I would expect a cartridge printer to be more expensive than an ink tank printer like the Epson EcoTank ET-1810 in terms of printing costs. Yet, printing costs are manageable if you use the more expensive XL cartridges.
A cost of 5p per mono page and 7p per color page (as determined by Canon using the ISO 24712 standard) is more expensive than the Brother DCP-J1200W, which costs 3p and 6.2p per page, but it is still a better value than the HP Envy Inspire 7220e, especially when printing in color.
Note, however, that these numbers represent an ideal scenario in which all color cartridge inks run out simultaneously. In actuality, with a three-in-one color cartridge such as the one required by this Canon, there will inevitably be some wastage, as you will need to replace one color before the others are totally depleted.
If you don’t print frequently, you should also consider the printer’s cost over the long run. To obtain the Epson EcoTank ET-1810’s ink tank print prices of 0.2p per mono page, for example, you must pay £180 upfront for the printer, but the Canon Pixma TS3450 only costs £50; this represents a saving of £130. At 5p each monochrome print, you can print 2,600 pages before you need to assess whether your printing is excessively expensive. Depending on how often you use your printer, this may be quite a while.
How is the print quality?
Again, with a price tag around £50, we did not anticipate the Canon Pixma TS3450 to produce flawless prints. This quickly appeared in our black text print. It is instantly apparent that it is not as sharp as the Brother and HP machines, its primary competitors. Under magnification, text on plain paper is not as jagged as it is on the Epson EcoTank ET-1810, but it is not as tidy and clear as it is on the Brother and HP printers.
Our colorful, mixed-graphics and-text document’s print quality was a tale of two halves. Overall, the colors were bright and vibrant, while the black backdrop was not printed as densely as I would have liked. More disappointing was the emergence of light banding in solid-color blocks, which persisted even after the automatic head alignment method was applied. To be truthful, I have not examined a printer for less than £200 that did not have at least one flaw in this regard.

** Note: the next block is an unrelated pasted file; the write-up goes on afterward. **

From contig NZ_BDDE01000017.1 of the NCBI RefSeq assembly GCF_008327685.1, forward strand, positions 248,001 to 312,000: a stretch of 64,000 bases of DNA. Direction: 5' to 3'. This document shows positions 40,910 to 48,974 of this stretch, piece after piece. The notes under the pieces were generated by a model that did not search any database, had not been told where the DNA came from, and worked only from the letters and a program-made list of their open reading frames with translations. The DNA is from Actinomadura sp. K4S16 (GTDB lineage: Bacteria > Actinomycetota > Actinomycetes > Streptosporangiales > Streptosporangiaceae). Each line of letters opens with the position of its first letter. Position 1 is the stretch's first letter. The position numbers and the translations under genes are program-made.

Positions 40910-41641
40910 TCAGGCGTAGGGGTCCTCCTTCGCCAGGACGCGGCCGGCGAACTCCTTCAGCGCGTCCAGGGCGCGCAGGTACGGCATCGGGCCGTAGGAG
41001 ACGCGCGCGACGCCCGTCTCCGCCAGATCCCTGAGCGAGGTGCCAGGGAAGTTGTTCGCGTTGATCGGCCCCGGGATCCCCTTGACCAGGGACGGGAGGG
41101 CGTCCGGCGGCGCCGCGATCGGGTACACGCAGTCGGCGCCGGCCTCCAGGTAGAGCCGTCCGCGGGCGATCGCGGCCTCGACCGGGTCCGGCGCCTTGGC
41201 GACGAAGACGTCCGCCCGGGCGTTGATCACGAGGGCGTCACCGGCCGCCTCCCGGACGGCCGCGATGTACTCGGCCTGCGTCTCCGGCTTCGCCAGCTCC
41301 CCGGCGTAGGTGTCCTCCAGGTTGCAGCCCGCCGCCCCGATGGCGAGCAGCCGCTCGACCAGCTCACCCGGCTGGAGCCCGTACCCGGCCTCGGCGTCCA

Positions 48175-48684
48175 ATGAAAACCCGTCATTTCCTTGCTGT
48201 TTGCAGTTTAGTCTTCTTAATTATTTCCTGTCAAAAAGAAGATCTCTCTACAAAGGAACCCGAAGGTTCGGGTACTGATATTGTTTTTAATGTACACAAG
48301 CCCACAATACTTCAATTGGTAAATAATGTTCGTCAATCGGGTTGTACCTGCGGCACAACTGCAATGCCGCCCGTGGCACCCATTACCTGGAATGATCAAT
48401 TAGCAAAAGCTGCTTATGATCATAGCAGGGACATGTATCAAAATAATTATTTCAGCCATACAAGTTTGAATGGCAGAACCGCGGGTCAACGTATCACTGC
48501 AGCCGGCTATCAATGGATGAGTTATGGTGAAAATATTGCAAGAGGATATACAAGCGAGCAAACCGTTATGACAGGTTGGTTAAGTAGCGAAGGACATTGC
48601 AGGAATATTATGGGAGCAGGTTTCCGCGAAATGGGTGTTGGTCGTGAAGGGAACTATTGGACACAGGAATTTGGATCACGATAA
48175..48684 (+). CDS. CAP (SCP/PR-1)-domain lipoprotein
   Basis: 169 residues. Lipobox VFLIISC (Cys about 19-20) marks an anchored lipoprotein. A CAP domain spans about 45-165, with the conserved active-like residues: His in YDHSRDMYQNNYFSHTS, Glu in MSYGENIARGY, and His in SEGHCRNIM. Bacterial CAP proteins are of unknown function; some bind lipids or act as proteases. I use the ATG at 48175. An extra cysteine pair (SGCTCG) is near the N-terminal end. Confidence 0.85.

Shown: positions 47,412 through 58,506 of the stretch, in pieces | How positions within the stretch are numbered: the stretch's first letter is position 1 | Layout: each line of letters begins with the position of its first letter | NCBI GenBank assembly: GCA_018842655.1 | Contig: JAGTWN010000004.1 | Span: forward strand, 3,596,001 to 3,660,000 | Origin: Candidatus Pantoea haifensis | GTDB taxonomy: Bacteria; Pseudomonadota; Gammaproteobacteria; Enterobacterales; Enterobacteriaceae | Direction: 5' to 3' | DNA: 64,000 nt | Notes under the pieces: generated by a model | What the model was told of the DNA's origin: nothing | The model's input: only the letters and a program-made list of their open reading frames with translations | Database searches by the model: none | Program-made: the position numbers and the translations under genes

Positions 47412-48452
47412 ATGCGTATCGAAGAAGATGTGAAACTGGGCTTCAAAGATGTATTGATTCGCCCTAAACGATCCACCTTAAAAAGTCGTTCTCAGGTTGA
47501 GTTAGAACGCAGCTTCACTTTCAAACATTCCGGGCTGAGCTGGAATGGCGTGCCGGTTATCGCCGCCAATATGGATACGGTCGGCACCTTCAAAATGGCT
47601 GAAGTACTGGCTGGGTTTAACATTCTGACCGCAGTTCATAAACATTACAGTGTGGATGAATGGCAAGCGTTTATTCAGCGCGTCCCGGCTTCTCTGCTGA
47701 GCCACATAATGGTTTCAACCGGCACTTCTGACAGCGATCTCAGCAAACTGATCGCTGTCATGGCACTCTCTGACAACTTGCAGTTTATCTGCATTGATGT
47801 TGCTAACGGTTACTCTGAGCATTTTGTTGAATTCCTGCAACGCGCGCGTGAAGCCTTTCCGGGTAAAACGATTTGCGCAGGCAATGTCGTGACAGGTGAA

The printing of photographs follows a similar pattern with rich, vibrant colors, and I discovered that black backgrounds had a slight red tint but otherwise appeared OK. It handles softer hues with a bit too much force compared to other printers, but it excels at printing vivid hues. It printed a magnificently vibrant dish of fruit, for instance, but a stock photo of a model with fair skin gave her an inappropriately pink hue. The banding issues are eliminated in the highest-quality print settings.
The Canon Pixma TS3450 is an incredible value at £50. It may not have the print quality you’d expect from something costing substantially more, but it punches well beyond its weight given its low price.
However, if you have the means to spend a bit more, you should search elsewhere. The Brother DCP-color J1200W’s printing capabilities are not nearly as robust, but it is an excellent multifunction printer for regular office activities, especially when it comes to producing documents quickly. Its monochrome printing is crisper, and it costs just over £100.
If you want a printer with refillable ink tanks to reduce the continuous cost of printing, you must spend a bit more. The Epson EcoTank ET-1810 omits scanning and copying to keep its price below £200, but it’s an excellent choice if you need to print in bulk and don’t want these features.